A Gift for Misty

Misty’s eyes search the tree—search its green plastic pine needles and green-painted metal branches—for something more, something hidden. She watches the colored lights flash on and off and counts the ornaments on the boughs, but she sees no packages left behind.


Her mom is in the kitchen, busy preparing scrambled eggs and toast—from the day-old bread they buy. Her little brother Nate pushes his new toy car along the brown matted shag carpet; old strands keep hooking around the car’s tires. Nate unravels them and continues the great race.


Misty counts her gifts: pink corduroys, a gray scratchy sweater, a pink sweatshirt and pants with ruffled trim that her grandma shipped, a few trinkets, and a plush puppy dog doll—a gift from an anonymous donor who had chosen Misty’s red paper angel—girl, age eleven—from the church’s charity tree. All the clothes her grandma sent her are two sizes too large and designed for a child two years younger than she. This is not what I wanted. I’ll get made fun of in school if I wear this.


Butter sizzles in the frying pan. The smell of bacon wafts through the air. Misty kicks the wrapping paper away from her small pile of clothes.


Her mom cheerfully reappears and says, “Breakfast is ready. Come and eat.” She has to repeat this three more times before Nate notices. He brings his new car.


Since Caroline has been busy working two jobs to support her children, she doesn’t usually have time to eat meals with her kids at the table. But, today is special. Today they will use the fine china and crystal.


Misty leaves her clothes behind and drags herself to her chair. Her mom smiles, holds up a glass of orange juice and says, “Merry Christmas. I know you both didn’t get everything on your lists, but money is tight right now. At least we’re together. Here’s a toast to our family. Here’s to peace, health, love, and tranquility.”


Misty and Nate clink glasses with their mom and guzzle down half of their juice. They don’t usually buy orange juice—generally they get powdered drink mix. But, today is special. Today they enjoy freshly squeezed juice.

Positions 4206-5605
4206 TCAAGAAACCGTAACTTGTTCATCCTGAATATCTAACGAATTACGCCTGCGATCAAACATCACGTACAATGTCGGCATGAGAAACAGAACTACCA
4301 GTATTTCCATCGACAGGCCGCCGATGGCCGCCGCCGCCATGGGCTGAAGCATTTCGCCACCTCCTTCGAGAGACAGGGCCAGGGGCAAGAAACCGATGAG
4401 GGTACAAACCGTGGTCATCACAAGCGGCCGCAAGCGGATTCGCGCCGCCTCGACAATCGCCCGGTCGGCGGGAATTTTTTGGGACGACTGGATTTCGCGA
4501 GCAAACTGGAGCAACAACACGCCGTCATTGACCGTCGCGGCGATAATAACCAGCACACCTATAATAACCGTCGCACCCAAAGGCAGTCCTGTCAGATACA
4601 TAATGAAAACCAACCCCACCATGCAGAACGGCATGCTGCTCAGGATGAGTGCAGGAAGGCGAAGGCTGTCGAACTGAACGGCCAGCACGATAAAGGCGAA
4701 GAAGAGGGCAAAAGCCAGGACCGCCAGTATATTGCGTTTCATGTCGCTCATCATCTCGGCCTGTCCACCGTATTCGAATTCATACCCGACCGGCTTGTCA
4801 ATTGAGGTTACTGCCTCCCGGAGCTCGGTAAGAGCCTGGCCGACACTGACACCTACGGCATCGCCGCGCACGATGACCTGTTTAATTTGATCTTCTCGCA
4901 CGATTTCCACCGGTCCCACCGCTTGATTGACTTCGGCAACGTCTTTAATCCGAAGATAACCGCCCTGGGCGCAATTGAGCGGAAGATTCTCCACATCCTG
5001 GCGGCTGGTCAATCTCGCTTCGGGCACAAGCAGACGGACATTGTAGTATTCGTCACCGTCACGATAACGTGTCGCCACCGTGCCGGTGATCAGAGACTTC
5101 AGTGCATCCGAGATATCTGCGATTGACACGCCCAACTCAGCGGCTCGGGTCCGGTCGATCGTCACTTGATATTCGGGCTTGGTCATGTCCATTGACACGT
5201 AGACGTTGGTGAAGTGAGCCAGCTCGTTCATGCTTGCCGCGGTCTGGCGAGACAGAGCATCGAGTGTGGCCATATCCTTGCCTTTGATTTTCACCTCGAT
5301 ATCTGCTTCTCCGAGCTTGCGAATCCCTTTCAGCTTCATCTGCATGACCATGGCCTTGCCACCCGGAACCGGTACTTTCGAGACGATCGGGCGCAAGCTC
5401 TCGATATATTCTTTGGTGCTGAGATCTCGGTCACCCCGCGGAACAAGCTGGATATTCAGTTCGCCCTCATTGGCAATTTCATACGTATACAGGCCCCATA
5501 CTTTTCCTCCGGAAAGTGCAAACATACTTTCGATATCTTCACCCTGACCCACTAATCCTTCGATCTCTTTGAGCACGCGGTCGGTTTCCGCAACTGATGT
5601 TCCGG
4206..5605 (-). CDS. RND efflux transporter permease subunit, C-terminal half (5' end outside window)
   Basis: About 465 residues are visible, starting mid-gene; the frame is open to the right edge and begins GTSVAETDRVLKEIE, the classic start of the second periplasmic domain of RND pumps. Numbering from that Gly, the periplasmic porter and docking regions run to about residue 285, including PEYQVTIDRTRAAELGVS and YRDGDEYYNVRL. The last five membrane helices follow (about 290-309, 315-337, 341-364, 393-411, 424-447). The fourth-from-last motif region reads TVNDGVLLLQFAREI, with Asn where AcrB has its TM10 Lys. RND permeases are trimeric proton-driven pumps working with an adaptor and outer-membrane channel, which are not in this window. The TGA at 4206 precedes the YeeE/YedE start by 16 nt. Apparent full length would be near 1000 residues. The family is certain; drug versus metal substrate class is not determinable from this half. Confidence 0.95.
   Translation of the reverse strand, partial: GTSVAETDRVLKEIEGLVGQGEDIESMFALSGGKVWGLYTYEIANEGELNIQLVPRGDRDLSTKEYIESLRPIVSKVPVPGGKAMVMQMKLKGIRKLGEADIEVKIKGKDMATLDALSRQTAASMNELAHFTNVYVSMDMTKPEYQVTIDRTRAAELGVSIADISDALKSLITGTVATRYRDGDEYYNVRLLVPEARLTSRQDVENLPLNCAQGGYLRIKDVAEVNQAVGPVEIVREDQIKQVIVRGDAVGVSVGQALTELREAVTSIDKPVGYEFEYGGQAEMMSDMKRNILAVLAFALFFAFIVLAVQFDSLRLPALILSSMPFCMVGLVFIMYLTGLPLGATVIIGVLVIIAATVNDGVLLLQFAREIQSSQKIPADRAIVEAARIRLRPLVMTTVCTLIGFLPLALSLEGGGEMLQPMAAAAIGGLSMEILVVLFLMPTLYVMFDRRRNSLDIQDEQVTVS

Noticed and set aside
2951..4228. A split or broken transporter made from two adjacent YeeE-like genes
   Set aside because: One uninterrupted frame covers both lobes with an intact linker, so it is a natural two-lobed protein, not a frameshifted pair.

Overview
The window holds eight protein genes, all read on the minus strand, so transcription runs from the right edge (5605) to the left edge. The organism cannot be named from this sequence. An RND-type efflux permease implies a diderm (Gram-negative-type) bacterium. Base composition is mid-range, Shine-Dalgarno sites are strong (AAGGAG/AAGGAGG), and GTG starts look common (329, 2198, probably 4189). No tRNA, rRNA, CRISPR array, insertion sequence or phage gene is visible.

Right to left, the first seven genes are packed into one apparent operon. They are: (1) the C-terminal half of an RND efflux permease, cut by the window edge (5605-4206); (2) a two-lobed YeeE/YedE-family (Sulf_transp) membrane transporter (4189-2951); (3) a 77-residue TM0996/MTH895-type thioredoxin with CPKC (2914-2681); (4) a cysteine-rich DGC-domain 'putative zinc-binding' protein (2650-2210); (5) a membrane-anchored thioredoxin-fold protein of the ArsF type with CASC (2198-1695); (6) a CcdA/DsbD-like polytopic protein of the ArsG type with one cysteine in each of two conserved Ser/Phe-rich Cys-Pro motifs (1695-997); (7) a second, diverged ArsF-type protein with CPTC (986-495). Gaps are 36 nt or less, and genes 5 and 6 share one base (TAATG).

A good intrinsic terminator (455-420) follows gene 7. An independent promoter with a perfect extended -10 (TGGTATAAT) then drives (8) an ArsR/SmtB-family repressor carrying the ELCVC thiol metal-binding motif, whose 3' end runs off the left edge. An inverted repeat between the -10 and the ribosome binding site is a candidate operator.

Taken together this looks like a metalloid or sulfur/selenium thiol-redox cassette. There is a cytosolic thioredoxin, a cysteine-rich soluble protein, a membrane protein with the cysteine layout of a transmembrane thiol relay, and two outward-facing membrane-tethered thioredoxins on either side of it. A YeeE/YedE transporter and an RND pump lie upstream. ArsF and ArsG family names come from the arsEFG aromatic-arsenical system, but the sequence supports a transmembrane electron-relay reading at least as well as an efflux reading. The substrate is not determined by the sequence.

Besides scrambled eggs, their plates are full with bacon, hash browns, and toast. They don’t usually buy bacon. But, today is special. Today they will enjoy the crispy savory meat.

Misty wonders how many more aluminum cans and recyclables she and her younger brother will need to collect from the nearby fields to help to pay for breakfast. Mom could have gotten me the video game or radio I wanted instead of this.


Nate shovels food into his mouth, while Misty savors each bite.


Caroline wipes her mouth with a napkin. “Today, we’re going to box food donations at the church and we’ll deliver the food boxes this afternoon.”


On the way to the church, Misty reflects on last year’s Christmas. Her mom’s last job paid well and she had purchased every item on Misty and Nate’s wish lists—trains, dolls, clothes, books, music, games, and play sets. Misty thought that should’ve been the happiest day of her life. On the contrary, she moped about the house in misery. She had nothing left to want; therefore, her excitement and joy disappeared. That’s when Misty decided fun was in the wanting, not the receiving—still, receiving was nice too.


Misty puts a small turkey and bag of stuffing into each numbered box. Nate skips around the yard, and drops cans of corn and peas into each cardboard container.


Later, Caroline parks her truck, filled with food boxes, in front of a plain house with a front yard of hard-packed dirt. “We have to drop it off on their porch, and go. Although we know this family needs food, the father is too proud to accept any handouts. This way we can offer help without the dad feeling ashamed by what he can’t provide.” Misty and Nate watch their mom deliver a Christmas dinner.


Once back inside to the truck, Caroline says, “Remember, even though we have little, others have less. To make someone else happy is the greatest gift of all.” She smiles at her kids and adds, “I love you two so much. I wish I could give you more.”


“Love you, Mom,” Nate says.


Christmas isn’t a day of store-bought gifts tied up in bows; it’s a feeling—a celebration of life, love, and goodwill. Misty grins and reaches over to hug her mother. “I love you, too, Mom. And you’ve given us more than enough.”

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2024 © Amanda LaPera